The parents of Alfie Evans are to meet doctors today to discuss taking their son home.
Alfie's father, Tom Evans, spoke outside Alder Hey Children's Hospital in Liverpool this morning after his family lost a court application to transfer their son to Italy for treatment.
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Terminally-ill Alfie's life support was withdraw this week.
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His parents, who are both in their early twenties and from Liverpool, say life-support treatment should continue to be provided to their 23-month-old son.
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Specialists disagree and judges have concluded that continuing to provide life-support treatment to Alfie is futile and not in his best interests.
Doctors at Alder Hey Children's Hospital in Liverpool stopped providing life-support treatment late on Monday after Alfie's parents had lost two rounds of fights in the High Court, Court of Appeal, Supreme Court and European Court of Human Rights.
But the couple, who want Alfie to be flown to a Rome hospital, mounted a 'one last chance' challenge.
The couple said their son had confounded specialists' expectations by continuing to breathe unaided despite being disconnected from a ventilator and provided with only palliative care.
They said he had defied doctors' expectations and his continued survival amounted to a significant change of circumstances which merited a review.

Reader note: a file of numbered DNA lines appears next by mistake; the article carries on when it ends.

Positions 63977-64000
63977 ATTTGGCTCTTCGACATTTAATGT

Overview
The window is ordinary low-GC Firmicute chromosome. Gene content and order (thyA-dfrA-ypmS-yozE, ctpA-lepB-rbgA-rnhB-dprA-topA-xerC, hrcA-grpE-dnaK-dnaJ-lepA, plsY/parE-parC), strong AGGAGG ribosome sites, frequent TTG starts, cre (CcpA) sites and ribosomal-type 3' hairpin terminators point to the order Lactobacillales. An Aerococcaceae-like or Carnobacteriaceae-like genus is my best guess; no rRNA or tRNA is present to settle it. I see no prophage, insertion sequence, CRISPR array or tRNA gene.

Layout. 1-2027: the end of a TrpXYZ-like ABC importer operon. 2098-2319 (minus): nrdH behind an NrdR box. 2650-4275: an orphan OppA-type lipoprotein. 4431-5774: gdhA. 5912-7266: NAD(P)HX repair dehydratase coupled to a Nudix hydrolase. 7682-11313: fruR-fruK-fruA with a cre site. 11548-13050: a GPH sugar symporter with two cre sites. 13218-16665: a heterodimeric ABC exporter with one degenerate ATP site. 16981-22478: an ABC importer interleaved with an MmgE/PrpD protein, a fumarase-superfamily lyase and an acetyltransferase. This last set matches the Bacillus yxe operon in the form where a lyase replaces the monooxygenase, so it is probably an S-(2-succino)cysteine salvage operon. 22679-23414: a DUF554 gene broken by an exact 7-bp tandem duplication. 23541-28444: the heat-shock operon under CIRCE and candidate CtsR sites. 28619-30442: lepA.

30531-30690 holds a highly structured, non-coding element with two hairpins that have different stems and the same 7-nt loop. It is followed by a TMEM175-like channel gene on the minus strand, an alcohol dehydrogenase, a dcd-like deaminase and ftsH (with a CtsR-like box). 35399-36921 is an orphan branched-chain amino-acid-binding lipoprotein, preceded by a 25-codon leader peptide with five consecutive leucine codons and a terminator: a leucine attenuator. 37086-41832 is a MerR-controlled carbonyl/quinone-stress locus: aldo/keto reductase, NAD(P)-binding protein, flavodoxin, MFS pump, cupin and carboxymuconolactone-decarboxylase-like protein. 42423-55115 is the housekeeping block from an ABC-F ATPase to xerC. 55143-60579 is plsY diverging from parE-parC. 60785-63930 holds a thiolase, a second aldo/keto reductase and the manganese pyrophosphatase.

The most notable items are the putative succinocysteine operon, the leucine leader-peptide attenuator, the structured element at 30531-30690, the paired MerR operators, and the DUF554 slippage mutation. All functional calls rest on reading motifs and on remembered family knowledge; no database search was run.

A High Court judge ruled against them on Tuesday and three Court of Appeal judges dismissed a challenge to that decision yesterday.
Lawyers representing Alder Hey bosses say Alfie's condition is irreversible and there was no evidence that it had changed.
Today, Alfie's father said: "We got rejected yesterday to go to Italy unfortunately. We could take it further but would that be the right thing to do, would there be more criticism?
"So what we do today is we have a meeting with the doctors at Alder Hey and we now start asking to go home."
He added: "Alfie doesn't need intensive care any more. Alfie is lying on the bed with one litre of oxygen going into his lungs and the rest is him. Some people say it's a miracle, it's not a miracle, it's a misdiagnosis."
Tom added: "He's been off a ventilator for three days now, there's been no deterioration.
"He hasn't woke up, he's still a little bit weak but what we ask for is to go home to sustain his life."
He said Alfie was 'still fighting' and was 'comfortable' and 'content' with a stable heart rate.
Tom said Alder Hey doctors were 'wrong' and added: "Alfie lives, comfortably, happily, without ventilation, without any form of ventilation.
"That must be enough for you now to consider that Alfie may prove you wrong."
He said: "All I ask for now is for this meeting to be a positive one and I hope to have Alfie, on the terms of mine and Alder Hey, to be home within a day or two.
"If the meeting doesn't go well today, well then I'll go back to court."
He added: "As I sit next to Alfie's bedside, every second of every day, it encourages me more and more that he will live for 'x' amount of months, possibly years."
He said he hoped to be able to make arrangements with the hospital to get a care plan in place today.